Sec. 10 IEA- Things said or done by conspirator in reference to common design.
Section – 10. Things said or done by conspirator in reference to common design. ––
- Where there is reasonable ground to believe that two or more persons have conspired together to commit an offence
- an actionable wrong, anything said, done or written by any one of such persons in reference to their common intention,
- after the time when such intention was first entertained by any one of them, is a relevant fact as against each of the persons believed to be so conspiring,
- as well for the purpose of proving the existence of the conspiracy as for the purpose of showing that any such person was a party to it.
Illustrations Sec. 10 IEA
Reasonable ground exists for believing that A has joined in a conspiracy to wage war against the Government of India.
- The facts that B procured arms in Europe for the purpose of the conspiracy,
- C collected money in Calcutta for a like object,
- D persuaded persons to join the conspiracy in Bombay,
- E published writings advocating the object in view at Agra,
- and F transmitted from Delhi to G at Kabul the money which C had collected at Calcutta,
- and the contents of a letter written by H giving an account of the conspiracy,
- are each relevant, both to prove the existence of the conspiracy, and to prove A’s complicity in it, although he may have been ignorant of all of them, and although the persons by whom they were done were strangers to him, and although they may have taken place before he joined the conspiracy or after he left it.
Case Law- Sec. 10 IEA
Reasonable Grounds to believe
Naimat Singh, (1953) 2 All 250. it was held that this expression means that there should exist prima facie evidence in support of the existence of conspiracy between two accused and it is then only that anything said, done or written by one can be used against the other.
Mirza Akbar v. Emperor, AIR 1940 these words signify a common intention existing at the time when the thing was said, done or written while the conspiracy was on foot are relevant as evidence of the common intention, once reasonable ground has been shown to believe in its existence. Hence, any narrative or statement or confession made to a third party after the common intention or conspiracy was no longer operating and had ceased to exist, is not admissible against the other party. there is then no common intention of the conspirators to which the statement can have reference.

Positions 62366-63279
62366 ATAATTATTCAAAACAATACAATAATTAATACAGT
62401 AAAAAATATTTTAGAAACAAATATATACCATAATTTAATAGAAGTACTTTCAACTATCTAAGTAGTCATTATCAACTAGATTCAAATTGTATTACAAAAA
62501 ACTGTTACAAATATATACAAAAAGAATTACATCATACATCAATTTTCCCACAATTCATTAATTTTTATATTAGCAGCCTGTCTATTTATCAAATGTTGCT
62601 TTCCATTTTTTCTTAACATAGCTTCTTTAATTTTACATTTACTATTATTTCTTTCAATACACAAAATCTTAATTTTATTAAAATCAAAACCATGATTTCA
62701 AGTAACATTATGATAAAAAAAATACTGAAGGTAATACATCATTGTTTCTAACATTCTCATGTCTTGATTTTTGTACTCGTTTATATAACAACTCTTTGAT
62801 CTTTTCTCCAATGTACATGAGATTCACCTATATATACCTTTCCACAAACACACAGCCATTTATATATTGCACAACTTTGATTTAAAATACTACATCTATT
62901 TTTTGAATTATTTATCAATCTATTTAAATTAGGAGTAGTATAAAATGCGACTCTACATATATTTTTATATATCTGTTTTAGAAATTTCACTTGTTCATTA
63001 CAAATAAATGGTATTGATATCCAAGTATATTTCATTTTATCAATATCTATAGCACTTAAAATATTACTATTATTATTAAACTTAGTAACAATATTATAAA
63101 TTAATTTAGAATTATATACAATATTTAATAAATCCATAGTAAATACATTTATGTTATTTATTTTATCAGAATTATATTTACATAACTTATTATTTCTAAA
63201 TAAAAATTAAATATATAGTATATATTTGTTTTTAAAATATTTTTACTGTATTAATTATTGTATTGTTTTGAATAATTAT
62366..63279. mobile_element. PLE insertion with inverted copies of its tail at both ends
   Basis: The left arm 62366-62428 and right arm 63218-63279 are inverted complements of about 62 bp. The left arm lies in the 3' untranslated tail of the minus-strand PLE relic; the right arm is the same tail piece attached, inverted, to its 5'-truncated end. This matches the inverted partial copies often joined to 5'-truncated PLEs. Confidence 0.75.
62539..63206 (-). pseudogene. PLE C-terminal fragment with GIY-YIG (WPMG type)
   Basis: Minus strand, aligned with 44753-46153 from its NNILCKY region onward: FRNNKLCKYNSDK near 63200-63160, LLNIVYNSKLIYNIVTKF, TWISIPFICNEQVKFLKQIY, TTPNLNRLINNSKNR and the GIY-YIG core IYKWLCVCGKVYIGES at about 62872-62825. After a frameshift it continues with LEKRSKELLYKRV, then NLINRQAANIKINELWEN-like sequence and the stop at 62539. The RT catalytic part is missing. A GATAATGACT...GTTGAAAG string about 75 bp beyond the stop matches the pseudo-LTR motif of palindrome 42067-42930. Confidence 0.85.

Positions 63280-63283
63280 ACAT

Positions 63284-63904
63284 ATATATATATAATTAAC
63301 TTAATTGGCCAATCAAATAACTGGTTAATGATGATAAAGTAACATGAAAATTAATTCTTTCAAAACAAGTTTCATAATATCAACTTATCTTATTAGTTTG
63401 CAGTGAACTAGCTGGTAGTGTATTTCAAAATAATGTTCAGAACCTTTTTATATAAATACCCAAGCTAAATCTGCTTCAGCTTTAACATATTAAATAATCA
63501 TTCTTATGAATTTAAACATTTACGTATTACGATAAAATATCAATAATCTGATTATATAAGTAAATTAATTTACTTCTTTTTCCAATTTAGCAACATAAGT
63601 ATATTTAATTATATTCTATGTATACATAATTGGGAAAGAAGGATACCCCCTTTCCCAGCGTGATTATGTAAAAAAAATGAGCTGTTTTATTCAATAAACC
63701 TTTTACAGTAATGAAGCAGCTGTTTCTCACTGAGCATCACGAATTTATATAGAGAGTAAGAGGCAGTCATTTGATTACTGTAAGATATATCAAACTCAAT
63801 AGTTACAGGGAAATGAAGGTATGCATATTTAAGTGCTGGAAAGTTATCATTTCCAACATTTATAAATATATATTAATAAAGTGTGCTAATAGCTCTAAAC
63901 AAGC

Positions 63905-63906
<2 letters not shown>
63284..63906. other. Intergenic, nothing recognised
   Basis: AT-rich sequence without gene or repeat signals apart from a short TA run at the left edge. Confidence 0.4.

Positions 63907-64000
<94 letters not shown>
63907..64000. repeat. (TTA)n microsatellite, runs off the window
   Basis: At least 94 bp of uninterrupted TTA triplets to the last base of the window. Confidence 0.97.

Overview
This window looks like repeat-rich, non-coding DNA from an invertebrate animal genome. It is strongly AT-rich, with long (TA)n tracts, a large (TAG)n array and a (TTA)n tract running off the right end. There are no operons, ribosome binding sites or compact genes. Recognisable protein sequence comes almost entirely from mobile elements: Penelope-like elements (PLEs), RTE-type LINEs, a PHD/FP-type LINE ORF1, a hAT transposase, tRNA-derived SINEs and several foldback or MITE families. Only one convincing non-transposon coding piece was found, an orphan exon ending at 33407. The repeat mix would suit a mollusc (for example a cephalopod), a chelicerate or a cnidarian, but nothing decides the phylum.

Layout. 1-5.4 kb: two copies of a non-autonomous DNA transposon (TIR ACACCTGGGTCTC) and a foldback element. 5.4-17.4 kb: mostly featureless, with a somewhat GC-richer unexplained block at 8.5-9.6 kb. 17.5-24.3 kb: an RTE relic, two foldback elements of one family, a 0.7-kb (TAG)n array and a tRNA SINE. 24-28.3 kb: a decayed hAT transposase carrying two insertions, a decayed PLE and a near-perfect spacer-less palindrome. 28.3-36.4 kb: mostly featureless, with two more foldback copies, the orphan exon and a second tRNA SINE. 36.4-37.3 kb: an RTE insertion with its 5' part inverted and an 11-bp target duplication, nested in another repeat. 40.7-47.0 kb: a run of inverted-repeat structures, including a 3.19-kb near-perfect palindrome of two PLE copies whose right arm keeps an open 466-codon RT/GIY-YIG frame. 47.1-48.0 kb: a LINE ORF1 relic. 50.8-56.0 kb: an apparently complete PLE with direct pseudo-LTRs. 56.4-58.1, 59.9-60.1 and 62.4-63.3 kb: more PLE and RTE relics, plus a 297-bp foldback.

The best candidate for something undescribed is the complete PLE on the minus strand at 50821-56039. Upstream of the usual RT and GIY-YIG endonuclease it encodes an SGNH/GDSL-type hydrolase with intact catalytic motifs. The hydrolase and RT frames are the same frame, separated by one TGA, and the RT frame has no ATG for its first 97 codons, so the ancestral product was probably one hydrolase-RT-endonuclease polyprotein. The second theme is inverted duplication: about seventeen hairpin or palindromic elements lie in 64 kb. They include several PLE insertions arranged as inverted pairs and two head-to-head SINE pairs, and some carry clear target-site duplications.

Balmukund v. Crown, (1915) PR No.17 of 1915 Cr.
In order to decide whether any act done or statement made or thing written by alleged conspirator is admissible in evidence against any person, the test is to see, first, whether there is reasonable ground to believe that a conspiracy existed between him and such person and secondly, whether such act, statement or writing had reference to their common intention.
Emperor v. Abani Bhushan Chuckerbutty, (1910) 38 Cal 169 (SB) a confession by a conspirator made to a magistrate after arrest disclosing the existence of a conspiracy, its objects and the names of its members, is not admissible under this section against the co- conspirators jointly tried with him, but only under section 30.
Agreement but not direct meeting necessary.
Per Jenkins C.J., in Barindra Kumar Ghose v. Emperor, ( 1909) 37 Cal 467, 507 To establish the charge of conspiracy there must be agreement, there need not be proof of direct meeting or combination, nor need the parties be brought into each other’s presence. the agreement may be inferred from circumstances raising a presumption of a common concerted plan to carry out the unlawful design. so, again it is not necessary that all should have joined in the scheme from the first. those who come in at a later stage are equally guilty, provided the agreement be proved.
Section -10 IEA